With more than 300,000 maternal deaths throughout the world each year, Carolina researchers are working to help pregnant women avoid becoming part of a startling statistic.
Dr. Jeffrey Stringer, a professor of obstetrics and gynecology in the UNC School of Medicine, is leading two studies that address the role of technology in predicting and revealing key risk factors associated with pregnancy, labor and delivery, with the goal of ultimately lowering the staggering rate of mortality during childbirth.
After receiving a $14 million grant from the Bill and Melinda Gates Foundation in May, Stringer teamed up with experts from the UNC Gillings School of Global Public Health and the UNC School of Medicine to use common technology to reach their goal.
One study leverages small sensors, similar to a Fitbit, to monitor pregnant women and develop new algorithms that could predict the risk of complications during and after pregnancy.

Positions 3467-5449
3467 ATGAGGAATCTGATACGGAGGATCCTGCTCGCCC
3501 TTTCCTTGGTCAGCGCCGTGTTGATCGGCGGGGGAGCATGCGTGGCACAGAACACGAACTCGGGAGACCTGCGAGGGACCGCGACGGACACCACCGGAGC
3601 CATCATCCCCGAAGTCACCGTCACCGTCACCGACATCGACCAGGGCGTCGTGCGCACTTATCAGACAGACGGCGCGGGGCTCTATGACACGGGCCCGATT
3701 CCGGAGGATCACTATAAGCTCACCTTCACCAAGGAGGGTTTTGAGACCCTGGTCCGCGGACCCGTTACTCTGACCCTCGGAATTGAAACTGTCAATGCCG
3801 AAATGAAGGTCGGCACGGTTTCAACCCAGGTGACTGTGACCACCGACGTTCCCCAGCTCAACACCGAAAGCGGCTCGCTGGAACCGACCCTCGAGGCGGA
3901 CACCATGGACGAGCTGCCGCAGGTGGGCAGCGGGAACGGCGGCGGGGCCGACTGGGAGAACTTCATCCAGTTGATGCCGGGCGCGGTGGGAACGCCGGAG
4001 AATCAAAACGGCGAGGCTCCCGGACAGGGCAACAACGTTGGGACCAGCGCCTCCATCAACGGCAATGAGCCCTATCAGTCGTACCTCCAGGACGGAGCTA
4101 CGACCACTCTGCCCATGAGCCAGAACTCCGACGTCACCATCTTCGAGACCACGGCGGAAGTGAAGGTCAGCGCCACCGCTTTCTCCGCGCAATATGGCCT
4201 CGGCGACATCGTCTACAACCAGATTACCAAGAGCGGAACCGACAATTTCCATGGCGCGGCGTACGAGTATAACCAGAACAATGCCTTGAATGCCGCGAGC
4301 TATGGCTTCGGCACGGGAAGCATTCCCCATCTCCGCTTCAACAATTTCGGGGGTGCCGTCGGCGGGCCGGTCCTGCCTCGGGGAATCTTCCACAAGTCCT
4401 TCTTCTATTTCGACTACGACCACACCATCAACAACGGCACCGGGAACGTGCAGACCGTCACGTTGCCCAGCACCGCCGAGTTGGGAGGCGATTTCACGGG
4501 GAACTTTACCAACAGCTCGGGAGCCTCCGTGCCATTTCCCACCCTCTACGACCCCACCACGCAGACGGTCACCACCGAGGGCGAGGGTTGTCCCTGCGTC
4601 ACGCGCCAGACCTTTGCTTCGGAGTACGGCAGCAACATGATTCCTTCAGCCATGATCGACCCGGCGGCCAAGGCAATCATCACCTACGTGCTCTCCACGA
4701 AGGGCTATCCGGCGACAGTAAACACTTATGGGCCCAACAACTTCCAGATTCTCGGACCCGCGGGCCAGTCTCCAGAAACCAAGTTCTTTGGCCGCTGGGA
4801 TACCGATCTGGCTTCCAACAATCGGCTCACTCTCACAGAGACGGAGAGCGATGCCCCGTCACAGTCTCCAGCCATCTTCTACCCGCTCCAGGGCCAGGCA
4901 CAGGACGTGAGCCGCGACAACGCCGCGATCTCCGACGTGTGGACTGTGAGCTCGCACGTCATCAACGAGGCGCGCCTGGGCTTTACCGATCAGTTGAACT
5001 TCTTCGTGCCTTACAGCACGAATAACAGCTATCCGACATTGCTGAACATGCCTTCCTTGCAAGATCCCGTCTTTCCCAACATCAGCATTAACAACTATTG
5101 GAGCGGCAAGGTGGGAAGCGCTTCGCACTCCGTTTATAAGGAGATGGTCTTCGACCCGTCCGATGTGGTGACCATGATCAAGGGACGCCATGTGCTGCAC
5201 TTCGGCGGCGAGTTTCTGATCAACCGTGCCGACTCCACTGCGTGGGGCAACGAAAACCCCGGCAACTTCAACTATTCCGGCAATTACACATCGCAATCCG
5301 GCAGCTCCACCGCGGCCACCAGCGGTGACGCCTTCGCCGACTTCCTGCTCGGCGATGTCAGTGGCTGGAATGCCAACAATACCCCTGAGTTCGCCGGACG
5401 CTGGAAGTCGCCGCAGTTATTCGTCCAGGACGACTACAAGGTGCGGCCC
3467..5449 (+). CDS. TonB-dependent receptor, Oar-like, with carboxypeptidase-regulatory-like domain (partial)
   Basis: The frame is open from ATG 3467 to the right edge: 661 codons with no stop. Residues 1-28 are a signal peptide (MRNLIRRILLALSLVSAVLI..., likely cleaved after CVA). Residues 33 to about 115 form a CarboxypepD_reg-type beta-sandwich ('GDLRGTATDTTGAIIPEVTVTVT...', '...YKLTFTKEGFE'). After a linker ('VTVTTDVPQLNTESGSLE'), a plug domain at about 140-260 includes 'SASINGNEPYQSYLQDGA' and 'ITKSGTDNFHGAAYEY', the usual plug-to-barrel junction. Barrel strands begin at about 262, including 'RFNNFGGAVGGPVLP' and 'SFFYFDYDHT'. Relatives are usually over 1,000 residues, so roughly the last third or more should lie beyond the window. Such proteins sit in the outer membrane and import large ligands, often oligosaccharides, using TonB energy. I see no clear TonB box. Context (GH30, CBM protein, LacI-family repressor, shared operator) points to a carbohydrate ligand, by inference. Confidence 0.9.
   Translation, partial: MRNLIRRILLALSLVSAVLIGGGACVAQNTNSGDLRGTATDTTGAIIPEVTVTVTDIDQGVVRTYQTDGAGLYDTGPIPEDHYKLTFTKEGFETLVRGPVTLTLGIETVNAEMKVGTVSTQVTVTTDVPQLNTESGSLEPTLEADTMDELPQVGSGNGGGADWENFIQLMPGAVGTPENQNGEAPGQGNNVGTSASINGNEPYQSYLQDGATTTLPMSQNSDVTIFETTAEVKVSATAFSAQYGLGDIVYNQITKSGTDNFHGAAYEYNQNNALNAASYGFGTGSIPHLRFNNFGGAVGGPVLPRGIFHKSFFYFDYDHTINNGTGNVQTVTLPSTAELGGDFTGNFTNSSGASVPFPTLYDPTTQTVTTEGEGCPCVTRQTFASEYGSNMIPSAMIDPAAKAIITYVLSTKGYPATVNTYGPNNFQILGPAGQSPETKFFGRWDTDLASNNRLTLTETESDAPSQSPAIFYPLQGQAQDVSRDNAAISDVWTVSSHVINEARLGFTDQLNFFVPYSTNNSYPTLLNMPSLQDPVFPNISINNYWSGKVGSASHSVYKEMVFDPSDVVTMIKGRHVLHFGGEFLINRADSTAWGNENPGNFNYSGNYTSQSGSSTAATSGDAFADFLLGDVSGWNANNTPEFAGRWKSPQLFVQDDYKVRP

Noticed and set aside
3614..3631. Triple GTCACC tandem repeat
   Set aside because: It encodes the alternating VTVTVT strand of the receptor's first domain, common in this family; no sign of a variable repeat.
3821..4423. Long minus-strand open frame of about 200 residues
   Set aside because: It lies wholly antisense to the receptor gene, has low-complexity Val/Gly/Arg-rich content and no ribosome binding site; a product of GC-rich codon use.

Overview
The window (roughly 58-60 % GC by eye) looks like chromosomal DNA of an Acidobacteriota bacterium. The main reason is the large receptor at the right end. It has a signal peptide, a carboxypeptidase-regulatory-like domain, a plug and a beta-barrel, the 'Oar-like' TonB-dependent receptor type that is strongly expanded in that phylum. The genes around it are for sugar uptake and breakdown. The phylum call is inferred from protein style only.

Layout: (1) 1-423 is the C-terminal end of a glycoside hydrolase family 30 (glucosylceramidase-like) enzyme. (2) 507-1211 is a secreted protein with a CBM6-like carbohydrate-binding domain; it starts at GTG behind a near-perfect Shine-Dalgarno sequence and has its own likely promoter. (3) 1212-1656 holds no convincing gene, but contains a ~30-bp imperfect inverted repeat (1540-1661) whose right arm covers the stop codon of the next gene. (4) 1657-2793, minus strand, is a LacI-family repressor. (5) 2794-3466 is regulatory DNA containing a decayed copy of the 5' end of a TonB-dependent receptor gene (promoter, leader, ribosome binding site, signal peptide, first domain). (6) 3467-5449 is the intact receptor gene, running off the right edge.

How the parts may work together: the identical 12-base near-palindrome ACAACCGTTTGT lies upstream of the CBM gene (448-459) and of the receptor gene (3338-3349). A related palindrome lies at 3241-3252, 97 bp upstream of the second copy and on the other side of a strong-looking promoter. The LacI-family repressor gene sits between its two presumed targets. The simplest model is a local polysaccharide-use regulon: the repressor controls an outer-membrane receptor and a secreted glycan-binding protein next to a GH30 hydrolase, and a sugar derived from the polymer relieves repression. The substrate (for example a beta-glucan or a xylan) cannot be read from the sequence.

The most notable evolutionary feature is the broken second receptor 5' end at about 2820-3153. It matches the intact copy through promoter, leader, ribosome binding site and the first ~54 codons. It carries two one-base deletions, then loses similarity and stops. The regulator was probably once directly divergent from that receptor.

“We can use the information from that [technology] to know which women are going to have a complication before they have it, and also make diagnoses earlier so that we can intervene earlier,” Stringer explained.
The second study considers another way to predict future complications for the mother or child using portable sonograms that plug directly into a smartphone. While this seems to provide significantly more access, Stringer explains there is one problem.
“Sonography is a very specific skill,” he said. “Our sonographers here go to school for several years to get those skills. We’re trying to leapfrog that and teach computers to make these interpretations.”
The study would provide the data for artificial intelligence to read and analyze the sonograms from anywhere.
On this episode of Well Said, Stringer explains the methods and reasons behind these two studies and how it can change childbirth worldwide.
Listen to this episode on SoundCloud or wherever you get podcasts.
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